Psalm 35 – “Petition/Imprecation of Enemies”

Hebrew-English Texts
I. Summary
The psalmist asks God to protect him from his enemies.

II. Photo
The psalmist curses his enemies: “Let their path be dark and slippery, with the Lord’s angel in pursuit!” (v. 6)

III. Select Verses
4-7: Let those who seek my life be frustrated and put to shame; let those who plan to harm me fall back in disgrace. Let them be as chaff in the wind, the LORD’s angel driving them on. Let their path be dark and slippery, with the LORD’s angel in pursuit. For without cause they hid a net to trap me; without cause they dug a pit for me.
13-16: Yet, when they were ill, my dress was sackcloth, I kept a fast — may what I prayed for happen to me! I walked about as though it were my friend or my brother; I was bowed with gloom, like one mourning for his mother. But when I stumble, they gleefully gather; wretches gather against me, I know not why; they tear at me without end. With impious, mocking grimace they gnash their teeth at me.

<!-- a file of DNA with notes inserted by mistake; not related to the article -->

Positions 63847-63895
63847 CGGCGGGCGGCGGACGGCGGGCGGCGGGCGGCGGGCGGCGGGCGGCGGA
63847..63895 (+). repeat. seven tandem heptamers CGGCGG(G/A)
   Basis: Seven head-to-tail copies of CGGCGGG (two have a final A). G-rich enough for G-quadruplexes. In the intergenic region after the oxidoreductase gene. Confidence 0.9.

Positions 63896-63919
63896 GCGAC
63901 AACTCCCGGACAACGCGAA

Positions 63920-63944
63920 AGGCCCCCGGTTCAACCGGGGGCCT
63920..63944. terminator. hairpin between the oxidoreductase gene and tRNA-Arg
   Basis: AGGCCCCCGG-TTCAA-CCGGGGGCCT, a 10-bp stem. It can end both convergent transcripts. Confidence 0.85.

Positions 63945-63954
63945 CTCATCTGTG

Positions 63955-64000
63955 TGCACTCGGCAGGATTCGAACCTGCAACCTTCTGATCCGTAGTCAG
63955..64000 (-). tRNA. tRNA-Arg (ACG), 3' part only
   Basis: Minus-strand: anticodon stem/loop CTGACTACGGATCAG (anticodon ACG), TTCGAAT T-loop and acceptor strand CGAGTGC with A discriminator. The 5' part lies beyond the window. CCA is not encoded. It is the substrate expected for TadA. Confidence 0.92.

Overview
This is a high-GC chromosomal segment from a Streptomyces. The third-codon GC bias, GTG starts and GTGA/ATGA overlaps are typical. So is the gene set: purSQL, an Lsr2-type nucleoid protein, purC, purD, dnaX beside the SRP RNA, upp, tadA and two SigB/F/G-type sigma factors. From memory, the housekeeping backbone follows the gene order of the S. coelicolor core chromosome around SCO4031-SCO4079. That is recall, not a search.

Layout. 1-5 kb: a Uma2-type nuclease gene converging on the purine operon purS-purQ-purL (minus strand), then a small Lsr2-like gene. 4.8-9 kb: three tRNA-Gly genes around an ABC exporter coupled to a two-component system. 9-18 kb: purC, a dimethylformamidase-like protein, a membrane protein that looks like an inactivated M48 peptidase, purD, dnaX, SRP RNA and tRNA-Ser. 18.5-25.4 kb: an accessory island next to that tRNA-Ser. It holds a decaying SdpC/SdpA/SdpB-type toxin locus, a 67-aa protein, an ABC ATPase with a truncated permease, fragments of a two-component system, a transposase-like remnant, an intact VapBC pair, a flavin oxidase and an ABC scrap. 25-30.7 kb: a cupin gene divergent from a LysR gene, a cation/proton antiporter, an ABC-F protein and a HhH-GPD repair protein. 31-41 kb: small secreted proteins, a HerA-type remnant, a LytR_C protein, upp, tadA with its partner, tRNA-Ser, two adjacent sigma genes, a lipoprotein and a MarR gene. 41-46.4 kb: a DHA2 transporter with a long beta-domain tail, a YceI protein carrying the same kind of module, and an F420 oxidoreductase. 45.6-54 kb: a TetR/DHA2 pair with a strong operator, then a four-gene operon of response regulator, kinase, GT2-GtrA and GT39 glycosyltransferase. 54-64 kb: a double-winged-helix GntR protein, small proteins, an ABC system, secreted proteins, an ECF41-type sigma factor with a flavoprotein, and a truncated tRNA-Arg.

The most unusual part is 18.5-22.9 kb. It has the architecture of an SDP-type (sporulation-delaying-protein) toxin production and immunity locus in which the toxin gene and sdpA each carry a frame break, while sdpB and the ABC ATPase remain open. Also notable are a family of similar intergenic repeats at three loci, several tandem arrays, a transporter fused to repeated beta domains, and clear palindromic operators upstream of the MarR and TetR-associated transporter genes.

17-18: O Lord, how long will You look on? Rescue me from their attacks, my precious life, from the lions, that I may praise You in a great congregation, acclaim You in a mighty throng.

IV. Outline
1a. Superscription
1b. Invocation
1c-3. Petition: defense from enemies
4-8. Imprecation of enemies and rationale
9-10. Anticipated praise
11-16. Complaint about enemies
17-25. Petitions, rationale
26. Imprecation of enemies
27-28. Anticipated praise

V. Comment
No comment today. Stay tuned.

VI. Works Used
(see “Commentaries” page)
Collins, John J. “Introduction to the Hebrew Bible,” (Minneapolis: Fortress Press, 2004).
Craigie, Peter C. “Psalms 1-50” Word Biblical Commentary vol. 19 (Waco, Texas: Wordbooks, 1983).
Gerstenberger, Erhard S. “Psalms Part 1 with an Introduction to Cultic Poetry” Forms of Old Testament Literature (Michigan: Eerdmans, 1988).
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